2. Androgynous expression: self-presentation which does not align strongly with polarized male or female roles; and
    3. Gender-transgressive expression: self-presentation that defies the traditional expectations for a person of a given gender identity (e.g. feminine men, masculine women).
  1. Sexual Identity: the sex or gender alignment of partners in sexual attraction, including:
    1. Dyadic sexual orientation frames: in which one must know the binary sex/gender of both individuals in order to classify them as:
      1. Heterosexual: being attracted to a person whose sex and gender are dyadically opposite of one’s own
      2. Homosexual: being attracted to a person whose sex and gender are the same as one’s own (i.e., gay men and lesbian women)
      3. Bisexual: being attracted to  both dyadic sexes
    2. Directional sexual orientation frames: under which one need only know the gender of the person desired to assign the desiring person as:
      1. Androphilic: being attracted to people of male gender
      2. Gynephilic: being attracted to people of female gender
      3. Androgynephilic: being attracted to people who are androgynously gendered or intermediately sexed
      4. Pansexual: being attracted to people independent of any particular sex or gender status or identity
      5. Asexual: having limited or no interest in sexual relations, though romantic interests of any orientation may be as prominent as they are in those not asexual

Initially, the number of categories employed in sex/gender scholarship may seem overlarge to you. After all, you may reason, most people are born girls or boys, pronounced so at birth, identify as such, and generally follow their assigned gender role. In fact, however, the variance is wide, and the terms we’ll use will help us to describe varieties of different experience.

I will illustrate using myself as a guinea pig. One of the reasons I developed an academic interest in sex and gender is that I am among those with quite variant experience. I was born intersex, with atypical anatomy; since that anatomy included an ovotestis I am medically classified as "True Gonadal Intersex.” So, my sex category is intersex, but our American society practices dyadic sex assignment, and I was given a female sex assignment at birth. My gender identity, however, did not develop to match that sex assignment, being male. Although I had a trans gender identity, I continued to live within my assigned sex for decades before I began to gender transition, and later sex transition. My gender expression was androgynously feminine when I lived in my assigned female sex, and is androgynously masculine now that I have transitioned to male. As an intersex person, my sexual identity cannot be understood through the dyadic sexual orientation frame (how can a person who is of neither the male nor the female sex be either straight or gay?). Under the directional sexual orientation frame, I am classified as pansexual. My spouse is an intersex person who identifies as female.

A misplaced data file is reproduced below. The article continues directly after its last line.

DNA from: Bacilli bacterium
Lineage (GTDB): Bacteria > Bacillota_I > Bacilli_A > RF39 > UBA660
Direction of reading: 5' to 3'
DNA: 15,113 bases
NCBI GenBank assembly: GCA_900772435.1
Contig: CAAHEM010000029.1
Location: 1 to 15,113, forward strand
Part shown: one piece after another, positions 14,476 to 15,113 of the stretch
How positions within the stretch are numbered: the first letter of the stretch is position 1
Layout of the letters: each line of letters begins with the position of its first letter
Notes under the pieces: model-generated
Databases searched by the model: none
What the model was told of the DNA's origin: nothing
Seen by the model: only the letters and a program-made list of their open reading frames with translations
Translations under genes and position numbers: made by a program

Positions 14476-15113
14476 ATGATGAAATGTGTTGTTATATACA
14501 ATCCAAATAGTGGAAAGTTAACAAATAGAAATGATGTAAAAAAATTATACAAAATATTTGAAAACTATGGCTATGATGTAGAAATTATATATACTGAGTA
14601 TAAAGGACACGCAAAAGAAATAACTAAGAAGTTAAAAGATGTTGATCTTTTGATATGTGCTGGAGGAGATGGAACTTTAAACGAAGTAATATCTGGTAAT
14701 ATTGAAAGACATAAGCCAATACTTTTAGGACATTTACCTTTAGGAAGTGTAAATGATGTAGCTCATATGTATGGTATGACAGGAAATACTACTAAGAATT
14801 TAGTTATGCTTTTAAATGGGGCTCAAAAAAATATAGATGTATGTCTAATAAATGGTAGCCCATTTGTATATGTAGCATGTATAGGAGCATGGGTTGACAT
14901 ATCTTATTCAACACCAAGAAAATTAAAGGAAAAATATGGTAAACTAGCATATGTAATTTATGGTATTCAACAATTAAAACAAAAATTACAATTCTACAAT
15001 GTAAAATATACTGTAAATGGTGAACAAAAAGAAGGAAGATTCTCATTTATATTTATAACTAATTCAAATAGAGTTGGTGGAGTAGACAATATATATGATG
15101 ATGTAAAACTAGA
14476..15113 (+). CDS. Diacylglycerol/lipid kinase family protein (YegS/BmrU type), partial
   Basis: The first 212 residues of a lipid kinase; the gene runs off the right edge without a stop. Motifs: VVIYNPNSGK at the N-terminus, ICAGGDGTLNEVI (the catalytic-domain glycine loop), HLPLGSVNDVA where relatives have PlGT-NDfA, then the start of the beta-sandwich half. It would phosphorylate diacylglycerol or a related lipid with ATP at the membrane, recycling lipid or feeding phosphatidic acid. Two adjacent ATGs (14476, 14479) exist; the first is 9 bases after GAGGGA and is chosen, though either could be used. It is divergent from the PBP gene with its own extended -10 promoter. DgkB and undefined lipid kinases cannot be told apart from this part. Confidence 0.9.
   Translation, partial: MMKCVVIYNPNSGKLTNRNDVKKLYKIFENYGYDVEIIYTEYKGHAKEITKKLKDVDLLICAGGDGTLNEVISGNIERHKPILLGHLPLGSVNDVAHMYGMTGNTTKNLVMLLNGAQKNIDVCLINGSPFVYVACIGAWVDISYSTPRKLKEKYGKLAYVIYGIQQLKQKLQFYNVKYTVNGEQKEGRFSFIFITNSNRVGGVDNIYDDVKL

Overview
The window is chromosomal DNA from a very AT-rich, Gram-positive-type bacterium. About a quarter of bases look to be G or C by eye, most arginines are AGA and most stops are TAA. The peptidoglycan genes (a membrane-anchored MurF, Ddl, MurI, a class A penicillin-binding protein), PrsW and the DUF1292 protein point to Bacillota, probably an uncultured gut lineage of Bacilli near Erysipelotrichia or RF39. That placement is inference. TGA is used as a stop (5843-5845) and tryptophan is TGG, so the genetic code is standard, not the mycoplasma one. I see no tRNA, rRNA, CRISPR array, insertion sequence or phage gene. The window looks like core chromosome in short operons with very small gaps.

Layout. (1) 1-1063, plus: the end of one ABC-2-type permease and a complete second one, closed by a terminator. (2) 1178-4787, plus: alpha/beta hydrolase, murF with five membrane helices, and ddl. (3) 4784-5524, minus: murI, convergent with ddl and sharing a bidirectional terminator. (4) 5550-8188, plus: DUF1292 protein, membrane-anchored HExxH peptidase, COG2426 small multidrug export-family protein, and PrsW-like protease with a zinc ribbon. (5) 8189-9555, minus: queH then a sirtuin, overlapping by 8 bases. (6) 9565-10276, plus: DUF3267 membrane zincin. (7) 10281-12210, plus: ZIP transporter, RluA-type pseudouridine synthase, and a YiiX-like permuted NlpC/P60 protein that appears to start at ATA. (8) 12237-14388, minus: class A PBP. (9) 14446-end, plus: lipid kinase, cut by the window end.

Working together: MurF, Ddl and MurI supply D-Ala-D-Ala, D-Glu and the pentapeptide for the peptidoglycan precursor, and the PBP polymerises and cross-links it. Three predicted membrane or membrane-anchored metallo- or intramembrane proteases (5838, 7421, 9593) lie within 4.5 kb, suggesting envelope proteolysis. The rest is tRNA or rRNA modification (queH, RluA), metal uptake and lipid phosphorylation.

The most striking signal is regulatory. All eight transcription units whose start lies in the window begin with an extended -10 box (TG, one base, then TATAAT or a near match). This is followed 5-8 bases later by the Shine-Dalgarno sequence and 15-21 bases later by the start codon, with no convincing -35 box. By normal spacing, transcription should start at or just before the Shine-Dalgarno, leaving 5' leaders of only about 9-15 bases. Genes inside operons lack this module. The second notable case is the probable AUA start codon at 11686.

Practice using this system of terms now by considering where your body falls on the sex spectrum, listing your sex category, sex assignment, and gender identity, considering social sex roles and characterizing your gender expression as conforming, transgressive or androgynous (along what dimensions of gender norm expectations do you conform or transgress?), and listing your sexual identity.

A Note on Pronouns

English contains three common gender pronouns: “he,” “she” and “it.”  Note that English-speaking society grants personhood through dyadic gender: people are called “he” or “she,” and only objects called “it.”  To call a person “it” is often considered insulting.  

 Note that many other world languages do not use gendered pronouns (including Polynesian languages, Farsi, Turkic languages, Bengali, Armenian, and many others).  Speakers of these languages do not face the difficulty of having to specify a person's gender in order to speak of that person.  

In the past, when a person's gender was not known, the English rule was to call the unknown person “he.”  This is now considered gender-biased.  Formal English writing typically uses “s/he” instead: “A child must be given the opportunity to tie his/her shoes by himself/herself so that s/he can learn.”  This formal solution is quite awkward.  In practical speech, Americans often use the gender-neutral plural pronoun “they” as a singular pronoun instead: “A kid needs the chance to tie their shoes if they're going to learn.”  This is often deemed ungrammatical and frowned upon in formal writing, but was in fact common in Shakespeare's day.  Grammar is always in flux, and the use of the singular “they” should be respected in its revived usage.

For those personally or grammatically uncomfortable with the singular “they,” gender-neutral pronouns have been introduced in English.  There are several alternatives now in use, such as ze/zir/zim instead of he/his/him or she/hers/her.  I will use ze/zir/zim at times in this course: “A child must be allowed to tie zir own shoes so that ze can learn.”

I encourage you to try using ze/zir/zim in your course writing when you speak of a person of unknown gender, to gain practice using alternative pronouns.